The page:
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Brooke Markevicius of Allobee: “We choose how we use this time”

We choose how we use this time. We can be mad about it or we can use it as a time of growth. Take time to learn a new skill, write, start a new endeavor. We will come out of this stronger. We will be able to see the areas that we took for granted […]

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We choose how we use this time. We can be mad about it or we can use it as a time of growth. Take time to learn a new skill, write, start a new endeavor.

We will come out of this stronger. We will be able to see the areas that we took for granted and now we will act on them sooner. Take that trip, start that event, join a club, try new things, make new friends.


The Covid-19 pandemic has affected nearly every aspect of our lives today. Many of us now have new challenges that come with working from home, homeschooling, and sheltering in place.

As a part of our series about how busy women leaders are addressing these new needs, I had the pleasure of interviewing Brooke Markevicius, founder, CEO, technologist, and mother. Her fast-paced big tech career was challenged when she became a mother realizing the two worlds did not play well together. She ventured off on her own and started her own tech company with a foundation in the work flexibility that caregivers need: Allobee.

Allobee’s innovative project-management platform seamlessly handles the logistics of hiring, paying, and managing projects to completion, while its algorithm connects business owners to a vetted, underutilized workforce of experienced, professional women who have left the traditional 9 to 5. Brooke successfully curated the work/life balance with Allobee and continues to advocate for more flexible schedules within the workforce.

Brooke Markevicius has a Bachelors in History & Education from Appalachian State University and a Masters of Computer Information Systems from Boston University. She lives in Durham, NC with her two kids, Lily & Lukas, her husband and their two rescue dogs.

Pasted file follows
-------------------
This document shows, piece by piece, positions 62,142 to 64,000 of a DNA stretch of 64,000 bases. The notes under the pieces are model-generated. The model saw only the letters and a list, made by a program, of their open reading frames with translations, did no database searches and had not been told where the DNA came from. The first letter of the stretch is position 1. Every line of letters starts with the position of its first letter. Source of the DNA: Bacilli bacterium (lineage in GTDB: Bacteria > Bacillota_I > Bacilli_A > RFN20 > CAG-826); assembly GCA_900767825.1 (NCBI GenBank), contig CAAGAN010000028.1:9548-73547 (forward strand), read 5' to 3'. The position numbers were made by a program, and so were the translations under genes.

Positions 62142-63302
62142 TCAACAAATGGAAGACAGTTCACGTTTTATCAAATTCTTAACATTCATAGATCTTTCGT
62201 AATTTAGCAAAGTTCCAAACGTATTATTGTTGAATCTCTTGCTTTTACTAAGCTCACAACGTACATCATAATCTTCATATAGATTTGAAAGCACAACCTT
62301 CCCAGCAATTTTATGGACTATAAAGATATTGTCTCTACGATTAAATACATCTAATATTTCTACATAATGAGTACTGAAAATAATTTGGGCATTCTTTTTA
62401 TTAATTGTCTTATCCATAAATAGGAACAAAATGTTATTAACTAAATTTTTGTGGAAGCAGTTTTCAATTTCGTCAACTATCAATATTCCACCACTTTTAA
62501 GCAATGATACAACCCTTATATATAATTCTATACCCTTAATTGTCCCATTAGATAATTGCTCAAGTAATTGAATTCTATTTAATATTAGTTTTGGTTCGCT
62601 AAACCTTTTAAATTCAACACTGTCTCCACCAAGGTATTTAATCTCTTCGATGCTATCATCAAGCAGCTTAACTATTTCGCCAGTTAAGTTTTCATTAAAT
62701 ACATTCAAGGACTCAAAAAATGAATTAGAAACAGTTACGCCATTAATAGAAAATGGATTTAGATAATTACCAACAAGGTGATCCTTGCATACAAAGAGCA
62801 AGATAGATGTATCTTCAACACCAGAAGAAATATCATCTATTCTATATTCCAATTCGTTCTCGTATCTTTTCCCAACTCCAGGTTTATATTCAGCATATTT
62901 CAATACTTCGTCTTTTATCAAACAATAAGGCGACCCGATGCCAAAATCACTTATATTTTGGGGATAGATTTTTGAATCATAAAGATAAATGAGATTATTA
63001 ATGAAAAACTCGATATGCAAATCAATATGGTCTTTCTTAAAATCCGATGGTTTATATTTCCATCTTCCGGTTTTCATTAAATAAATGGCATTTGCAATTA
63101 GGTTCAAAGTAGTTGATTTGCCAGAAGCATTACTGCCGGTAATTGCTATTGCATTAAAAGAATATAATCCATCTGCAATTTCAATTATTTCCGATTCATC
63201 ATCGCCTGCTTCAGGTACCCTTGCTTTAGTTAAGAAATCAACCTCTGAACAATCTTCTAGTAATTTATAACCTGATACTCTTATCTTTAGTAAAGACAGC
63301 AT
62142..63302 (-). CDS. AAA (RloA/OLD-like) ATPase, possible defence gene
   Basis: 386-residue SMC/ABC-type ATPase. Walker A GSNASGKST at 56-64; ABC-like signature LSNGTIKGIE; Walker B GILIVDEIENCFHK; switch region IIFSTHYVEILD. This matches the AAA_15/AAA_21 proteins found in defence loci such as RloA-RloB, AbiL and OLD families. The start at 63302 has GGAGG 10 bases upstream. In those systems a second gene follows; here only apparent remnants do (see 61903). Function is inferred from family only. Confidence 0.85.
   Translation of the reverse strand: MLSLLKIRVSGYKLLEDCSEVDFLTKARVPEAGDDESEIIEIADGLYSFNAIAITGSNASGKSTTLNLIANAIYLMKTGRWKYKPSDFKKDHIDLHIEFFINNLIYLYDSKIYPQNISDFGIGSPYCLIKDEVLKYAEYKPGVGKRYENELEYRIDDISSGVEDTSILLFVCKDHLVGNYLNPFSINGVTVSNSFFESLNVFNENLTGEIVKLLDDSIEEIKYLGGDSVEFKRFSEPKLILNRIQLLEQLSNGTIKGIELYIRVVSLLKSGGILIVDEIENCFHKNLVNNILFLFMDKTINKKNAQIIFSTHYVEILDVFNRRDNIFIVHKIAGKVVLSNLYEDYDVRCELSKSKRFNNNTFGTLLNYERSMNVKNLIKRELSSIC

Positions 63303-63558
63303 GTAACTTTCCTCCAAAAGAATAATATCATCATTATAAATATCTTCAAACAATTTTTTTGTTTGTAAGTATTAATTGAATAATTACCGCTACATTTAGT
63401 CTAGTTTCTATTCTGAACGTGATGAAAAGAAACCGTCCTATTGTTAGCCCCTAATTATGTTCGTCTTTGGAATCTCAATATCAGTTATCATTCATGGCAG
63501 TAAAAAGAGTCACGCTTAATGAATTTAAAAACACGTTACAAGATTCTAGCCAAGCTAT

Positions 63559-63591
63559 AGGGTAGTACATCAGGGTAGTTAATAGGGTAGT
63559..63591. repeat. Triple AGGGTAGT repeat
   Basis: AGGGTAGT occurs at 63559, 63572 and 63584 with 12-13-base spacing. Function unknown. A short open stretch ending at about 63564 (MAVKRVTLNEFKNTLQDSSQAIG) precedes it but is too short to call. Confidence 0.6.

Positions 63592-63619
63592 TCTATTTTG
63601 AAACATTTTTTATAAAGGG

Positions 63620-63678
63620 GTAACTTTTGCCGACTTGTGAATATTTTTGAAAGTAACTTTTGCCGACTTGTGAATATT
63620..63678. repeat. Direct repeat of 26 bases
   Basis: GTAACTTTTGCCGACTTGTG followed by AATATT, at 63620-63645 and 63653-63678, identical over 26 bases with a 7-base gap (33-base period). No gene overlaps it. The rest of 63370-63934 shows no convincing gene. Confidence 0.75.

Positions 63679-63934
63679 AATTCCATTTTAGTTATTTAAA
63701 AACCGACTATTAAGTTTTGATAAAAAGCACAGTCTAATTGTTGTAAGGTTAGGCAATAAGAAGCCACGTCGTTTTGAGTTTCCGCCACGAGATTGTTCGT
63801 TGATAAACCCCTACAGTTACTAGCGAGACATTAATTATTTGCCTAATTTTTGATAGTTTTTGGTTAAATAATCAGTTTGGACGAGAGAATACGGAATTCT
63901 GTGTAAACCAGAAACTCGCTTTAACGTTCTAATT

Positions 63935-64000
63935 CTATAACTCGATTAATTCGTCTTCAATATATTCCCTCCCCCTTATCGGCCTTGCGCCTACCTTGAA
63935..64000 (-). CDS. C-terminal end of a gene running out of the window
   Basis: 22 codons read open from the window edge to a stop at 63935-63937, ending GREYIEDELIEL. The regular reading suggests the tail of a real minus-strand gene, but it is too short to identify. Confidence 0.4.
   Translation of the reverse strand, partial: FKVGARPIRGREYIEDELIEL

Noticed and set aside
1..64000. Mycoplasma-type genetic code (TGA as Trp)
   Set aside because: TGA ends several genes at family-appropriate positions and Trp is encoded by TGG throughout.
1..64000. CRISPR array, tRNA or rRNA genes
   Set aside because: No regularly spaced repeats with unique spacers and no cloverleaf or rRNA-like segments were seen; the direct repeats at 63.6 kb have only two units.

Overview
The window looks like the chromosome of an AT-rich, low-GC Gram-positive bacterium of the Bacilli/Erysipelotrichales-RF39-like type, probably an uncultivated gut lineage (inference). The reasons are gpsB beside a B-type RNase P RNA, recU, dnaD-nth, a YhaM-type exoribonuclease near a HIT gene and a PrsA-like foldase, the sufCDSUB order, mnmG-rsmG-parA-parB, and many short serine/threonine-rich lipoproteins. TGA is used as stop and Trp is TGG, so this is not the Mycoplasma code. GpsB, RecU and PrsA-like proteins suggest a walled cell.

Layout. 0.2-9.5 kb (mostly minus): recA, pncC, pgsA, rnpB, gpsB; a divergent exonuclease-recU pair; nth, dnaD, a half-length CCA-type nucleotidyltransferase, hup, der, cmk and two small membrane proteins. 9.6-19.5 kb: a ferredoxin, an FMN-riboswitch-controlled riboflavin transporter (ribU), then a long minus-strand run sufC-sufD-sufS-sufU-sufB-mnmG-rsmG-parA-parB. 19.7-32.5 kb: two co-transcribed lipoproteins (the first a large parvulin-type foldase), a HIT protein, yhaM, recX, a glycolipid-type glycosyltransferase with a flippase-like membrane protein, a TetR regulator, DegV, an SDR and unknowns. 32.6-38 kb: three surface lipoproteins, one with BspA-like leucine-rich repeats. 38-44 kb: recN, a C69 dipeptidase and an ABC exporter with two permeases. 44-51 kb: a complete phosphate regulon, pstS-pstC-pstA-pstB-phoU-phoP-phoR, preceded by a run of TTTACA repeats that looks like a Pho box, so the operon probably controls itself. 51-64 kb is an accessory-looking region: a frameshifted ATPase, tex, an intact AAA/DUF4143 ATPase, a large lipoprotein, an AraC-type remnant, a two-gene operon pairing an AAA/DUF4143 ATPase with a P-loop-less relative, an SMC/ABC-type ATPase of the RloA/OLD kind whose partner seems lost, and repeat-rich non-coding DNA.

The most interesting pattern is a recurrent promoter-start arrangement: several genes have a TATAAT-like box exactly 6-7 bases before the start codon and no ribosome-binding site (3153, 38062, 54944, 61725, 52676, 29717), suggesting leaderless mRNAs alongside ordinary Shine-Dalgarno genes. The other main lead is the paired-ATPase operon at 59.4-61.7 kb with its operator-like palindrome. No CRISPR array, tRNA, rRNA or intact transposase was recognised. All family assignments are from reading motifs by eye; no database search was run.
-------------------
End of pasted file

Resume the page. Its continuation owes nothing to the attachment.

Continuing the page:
Thank you so much for doing this with us! Before we dig in, our readers would love to “get to know you” a bit better. Can you share with us the backstory about what brought you to your specific career path?

I grew up as the daughter of a teacher and a preacher. My worldview was serving others. I had no idea about the world of tech and entrepreneurship until I stumbled upon it after years of my career dots not connecting (or so I thought). When I was watching a video of how Microsoft was utilizing Tech for Good in low-income or third-world countries, I knew that I would similarly pursue a career in tech. I went back to grad school and got a Master of Science degree in computer information systems, which helped me land a job at Postmates and assist their Southeast region launch. After having my daughter, I became aware of my corporate job’s inflexible work environment and that led me to pursue entrepreneurship.

Can you share the most interesting story that happened to you since you started at your company?

I always tell the story about my very first pitch for Allobee (then called MOMentum Market). I had just finished nursing my little guy after he went on an almost month-long nursing strike. I was pretty exhausted and hormonal from the nursing woes, but I believed in this idea so when I was asked to pitch at Seattle Startup Week’s “Future Founders” event, I said yes.